As such, we often build placeholder models outside of the development environment that directly mirror what we expect to see in the final model build. This could be as simple as dummy Excel workbooks, mirroring the structure; to development SQL tables, populated with test data.
The real benefits to this are quite clear. Firstly you can commence BI development without needing to wait for the data to be ready. Secondly, it allows the BI schema within Tableau to be tested early to ensure it will deliver what it needs to do. As Tableau schemas become more and more complex, we find more data points we may need to support the visualisations we wish to create.
Normally, this means that the supporting data model will require further iteration. However, as the data model isn’t a mature product, it is far more time and cost efficient to remodel it in the design phase, rather than after it has been developed, tested and released.
Tableau’s ‘replace references’ feature can be very useful for any data points that are different from the original specification.
We likely have all experienced this in the past and I can atone personally for the number of hours spent exploring data to investigate why two reporting numbers are different, when they should match. It nearly always is caused by separate data models being used to generate MI.
A side effect that I tend to see with Tableau, due to its ability to connect to a multitude of data sources, is that it is used either in parallel or in place of a data ETL tool and data model. This, if not carefully marshalled can end up causing the same effect above, which most organisations are spending a lot of money on trying to eradicate.
It is quite common that clients will question whether we can use Tableau to digest information directly, as they will tend to end up with a complete product much faster.
In earlier projects, I was quite open to doing this, but in time I have learned that for long term project quality, it is best to draw a line here.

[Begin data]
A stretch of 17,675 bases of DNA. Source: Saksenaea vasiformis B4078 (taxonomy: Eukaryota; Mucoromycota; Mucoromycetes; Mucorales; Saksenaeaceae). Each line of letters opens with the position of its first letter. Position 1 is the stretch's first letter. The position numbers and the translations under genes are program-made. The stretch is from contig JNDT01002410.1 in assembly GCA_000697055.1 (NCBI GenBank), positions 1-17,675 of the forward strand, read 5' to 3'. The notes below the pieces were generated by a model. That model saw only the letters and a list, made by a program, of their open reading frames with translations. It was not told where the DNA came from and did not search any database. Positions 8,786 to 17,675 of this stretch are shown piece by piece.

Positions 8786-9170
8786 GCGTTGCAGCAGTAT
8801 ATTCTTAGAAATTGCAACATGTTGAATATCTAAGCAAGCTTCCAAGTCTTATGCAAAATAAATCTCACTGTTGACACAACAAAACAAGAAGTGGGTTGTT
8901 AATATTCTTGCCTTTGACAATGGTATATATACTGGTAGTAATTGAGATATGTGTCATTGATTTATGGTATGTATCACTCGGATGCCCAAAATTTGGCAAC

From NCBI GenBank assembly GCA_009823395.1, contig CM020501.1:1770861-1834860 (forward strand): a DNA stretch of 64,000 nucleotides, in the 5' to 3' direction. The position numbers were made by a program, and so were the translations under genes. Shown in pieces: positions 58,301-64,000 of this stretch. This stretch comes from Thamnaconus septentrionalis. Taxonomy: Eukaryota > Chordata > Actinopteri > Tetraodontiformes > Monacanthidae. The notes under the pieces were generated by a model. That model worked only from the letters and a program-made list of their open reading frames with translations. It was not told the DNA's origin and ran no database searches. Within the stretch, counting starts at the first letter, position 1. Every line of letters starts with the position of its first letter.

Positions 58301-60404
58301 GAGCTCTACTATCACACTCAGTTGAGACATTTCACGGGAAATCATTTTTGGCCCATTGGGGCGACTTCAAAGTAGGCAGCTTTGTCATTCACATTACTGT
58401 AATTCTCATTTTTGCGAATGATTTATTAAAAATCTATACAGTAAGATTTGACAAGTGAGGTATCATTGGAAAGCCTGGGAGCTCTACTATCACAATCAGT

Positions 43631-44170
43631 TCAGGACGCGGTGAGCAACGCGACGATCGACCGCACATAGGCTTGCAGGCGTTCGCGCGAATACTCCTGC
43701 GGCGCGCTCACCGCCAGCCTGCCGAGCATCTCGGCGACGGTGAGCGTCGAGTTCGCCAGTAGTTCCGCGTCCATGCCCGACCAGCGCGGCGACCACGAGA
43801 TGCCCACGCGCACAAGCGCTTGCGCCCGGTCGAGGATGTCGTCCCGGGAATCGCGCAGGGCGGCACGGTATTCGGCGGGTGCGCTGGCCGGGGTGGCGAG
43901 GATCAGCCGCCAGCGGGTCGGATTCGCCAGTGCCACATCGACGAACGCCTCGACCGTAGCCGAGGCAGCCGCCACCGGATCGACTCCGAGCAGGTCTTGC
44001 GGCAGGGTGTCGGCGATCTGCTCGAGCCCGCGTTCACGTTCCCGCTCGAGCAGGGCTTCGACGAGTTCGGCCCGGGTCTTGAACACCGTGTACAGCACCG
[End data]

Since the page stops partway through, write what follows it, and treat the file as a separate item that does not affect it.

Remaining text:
Data which is anonymised, aggregated or does not compliment your data model (i.e. there is no way to link to a Customer/Product/SKU), I would advise is an acceptable data source to connect directly via Tableau. An example could include Google Analytics web data.
There is little benefit to us including this within a customer level data model as we cannot match it on an individual level. We would essentially have a set of tables within the model that do not relate to the rest of it, creating technical debt on the infrastructure.
If a requirement however includes data which could form a link, such as a ‘Staff Training’ document held as an Excel Workbook, this has the potential to add value to an individual level data model and more importantly, prevent the emergence of a second data model that is not governed by the same rules created within our main one.
Despite Tableau having the ability to connect to many different data sources simultaneously, it does not mean you should force yourself to use it. Tableau typically is a much better end product when working from a clean, efficient data source that has been designed specifically for Tableau to sit on top of. The benefits of increased viz rendering performance and/or extract performance are a worthy trade-off for the extra ETL development time, and this benefit is only going to increase as your data model scales up in size over time.
Tableau projects can be very exciting to deliver. Many clients will be seeing data presented for the first time in such an interactive manner and it’s a great feeling when you see them enjoy a new Tableau dashboard, as much as a child opening a Christmas present.
I feel that it’s our role as the delivery tool of this technology to ensure organisations we work with continue to feel inspired and maintain a high level of interest and engagement with Tableau. I believe that following a few of the steps above, will really assist you in doing so and ensuring your customer gets the best service possible.